The Eastwood Factor Richard Schickel

The Eastwood Factor Richard Schickel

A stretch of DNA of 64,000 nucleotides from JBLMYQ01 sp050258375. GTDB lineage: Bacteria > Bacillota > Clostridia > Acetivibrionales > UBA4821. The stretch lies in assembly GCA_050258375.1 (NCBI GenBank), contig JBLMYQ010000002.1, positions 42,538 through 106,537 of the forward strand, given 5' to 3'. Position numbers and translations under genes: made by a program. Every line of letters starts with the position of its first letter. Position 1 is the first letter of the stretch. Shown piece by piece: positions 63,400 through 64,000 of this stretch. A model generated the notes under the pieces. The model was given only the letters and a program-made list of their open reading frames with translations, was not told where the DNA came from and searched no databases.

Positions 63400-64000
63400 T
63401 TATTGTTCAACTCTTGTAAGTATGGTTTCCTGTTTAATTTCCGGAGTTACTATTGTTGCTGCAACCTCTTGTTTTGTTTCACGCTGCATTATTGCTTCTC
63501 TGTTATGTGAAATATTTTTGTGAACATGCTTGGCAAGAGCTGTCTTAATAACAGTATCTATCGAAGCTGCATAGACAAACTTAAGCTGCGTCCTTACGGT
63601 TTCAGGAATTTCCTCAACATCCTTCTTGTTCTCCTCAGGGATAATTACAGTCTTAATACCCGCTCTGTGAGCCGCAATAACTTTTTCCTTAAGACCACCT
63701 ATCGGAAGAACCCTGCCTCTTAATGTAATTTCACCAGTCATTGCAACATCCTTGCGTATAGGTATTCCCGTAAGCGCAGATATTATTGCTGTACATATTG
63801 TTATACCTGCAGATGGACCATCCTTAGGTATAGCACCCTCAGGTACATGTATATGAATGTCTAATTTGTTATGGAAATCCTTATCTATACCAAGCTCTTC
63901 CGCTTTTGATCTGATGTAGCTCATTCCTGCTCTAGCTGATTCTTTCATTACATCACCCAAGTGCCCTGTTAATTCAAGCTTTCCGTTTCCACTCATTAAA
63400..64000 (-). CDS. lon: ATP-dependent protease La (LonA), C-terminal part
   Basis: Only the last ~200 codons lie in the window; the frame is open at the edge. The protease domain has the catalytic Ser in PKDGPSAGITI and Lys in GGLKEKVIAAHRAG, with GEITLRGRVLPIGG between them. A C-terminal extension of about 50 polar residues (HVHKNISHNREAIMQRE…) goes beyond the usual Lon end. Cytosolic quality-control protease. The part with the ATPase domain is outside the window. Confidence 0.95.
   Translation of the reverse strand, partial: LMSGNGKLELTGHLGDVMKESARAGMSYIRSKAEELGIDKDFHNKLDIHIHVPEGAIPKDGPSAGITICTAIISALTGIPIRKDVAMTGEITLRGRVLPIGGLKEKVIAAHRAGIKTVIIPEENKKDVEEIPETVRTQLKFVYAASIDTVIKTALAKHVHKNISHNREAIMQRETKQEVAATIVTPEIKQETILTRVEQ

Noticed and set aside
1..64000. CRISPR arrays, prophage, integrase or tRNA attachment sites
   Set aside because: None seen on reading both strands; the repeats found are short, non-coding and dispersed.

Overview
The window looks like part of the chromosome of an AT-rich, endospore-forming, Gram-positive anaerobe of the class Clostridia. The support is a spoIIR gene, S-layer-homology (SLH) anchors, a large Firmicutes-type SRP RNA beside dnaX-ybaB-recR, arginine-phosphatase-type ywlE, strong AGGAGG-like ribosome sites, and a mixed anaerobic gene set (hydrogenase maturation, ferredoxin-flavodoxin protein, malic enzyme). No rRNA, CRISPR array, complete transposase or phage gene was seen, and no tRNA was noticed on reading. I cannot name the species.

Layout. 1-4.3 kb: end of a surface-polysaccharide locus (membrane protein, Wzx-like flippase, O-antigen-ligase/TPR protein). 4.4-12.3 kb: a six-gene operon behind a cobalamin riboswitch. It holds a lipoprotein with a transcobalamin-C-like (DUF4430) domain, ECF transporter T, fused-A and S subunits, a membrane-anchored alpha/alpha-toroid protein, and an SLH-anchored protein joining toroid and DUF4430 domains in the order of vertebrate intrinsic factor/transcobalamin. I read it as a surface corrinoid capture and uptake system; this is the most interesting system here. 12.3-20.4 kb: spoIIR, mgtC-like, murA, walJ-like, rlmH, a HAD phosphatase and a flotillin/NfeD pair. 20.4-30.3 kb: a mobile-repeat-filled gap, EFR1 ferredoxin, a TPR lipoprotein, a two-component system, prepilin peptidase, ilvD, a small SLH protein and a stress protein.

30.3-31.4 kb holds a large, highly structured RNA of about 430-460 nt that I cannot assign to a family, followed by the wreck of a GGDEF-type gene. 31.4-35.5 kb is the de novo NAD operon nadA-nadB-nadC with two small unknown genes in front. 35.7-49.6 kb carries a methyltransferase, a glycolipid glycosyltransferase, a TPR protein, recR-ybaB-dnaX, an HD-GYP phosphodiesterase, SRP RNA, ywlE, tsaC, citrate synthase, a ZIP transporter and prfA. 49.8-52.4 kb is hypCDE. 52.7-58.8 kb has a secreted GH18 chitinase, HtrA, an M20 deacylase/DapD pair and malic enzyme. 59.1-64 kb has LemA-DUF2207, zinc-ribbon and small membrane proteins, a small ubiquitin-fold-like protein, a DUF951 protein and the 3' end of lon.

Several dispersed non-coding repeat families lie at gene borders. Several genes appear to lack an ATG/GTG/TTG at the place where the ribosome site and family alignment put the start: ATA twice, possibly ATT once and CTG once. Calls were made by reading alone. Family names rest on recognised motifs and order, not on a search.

Helmed by film historian Richard Schickel and narrated by (who else?) Morgan Freeman, The Eastwood Factor provides a nice overview of American icon Clint Eastwood's career. It's a brief overview, sure, but considering this disc was originally packaged as a supplement to Warner's new 35-film Eastwood box set, or that it's basically the movie adaptation of Shickel's recent glossy book, Clint: A Retrospective, what can you expect? The Eastwood Factor provides a compelling thematic sketch of Eastwood, positing him as a Hollywood icon whose work, especially as a director, has deconstructed various archetypes of manhood. While he may inherit something of John Wayne's legacy, Eastwood's star status is far more complex, challenging masculine assumptions in everything from Harry Calahan's archconservative attitudes to his weepy romance with Meryl Streep in The Bridges of Madison County. The film looks exclusively at Eastwood's work with Warner, especially his directorial efforts, as Clint shambles around the studio's back lot, checking out old costumes from Space Cowboys and strolling down the NYC set he used in Bird. It's a highlight reel, to be sure, which focuses primarily on the high watermarks of Eastwood's career: the Dirty Harry films, Bird, Unforgiven, Mystic River and many of his recent, more critically acclaimed works. The problem is that looking at Eastwood with these "best of" blinders ignores many aspects of his extensive filmography. Certainly, the guy's career is unimpeachable, but The Eastwood Factor is too caught up in prestige to look at any of his goofiest features, like City Heat, Any Which Way But Loose, Pink Cadillac or Firefox. And forget any coverage of films not distributed by Warner Bros. ― the film gives short shrift to his breakout role in Sergio Leone's "Man With No Name" trilogy, while outright ignoring other seminal Eastwood films such as Kelly's Heroes, Play Misty For Me and High Plains Drifter. Special features: none. It is a special feature. (Warner)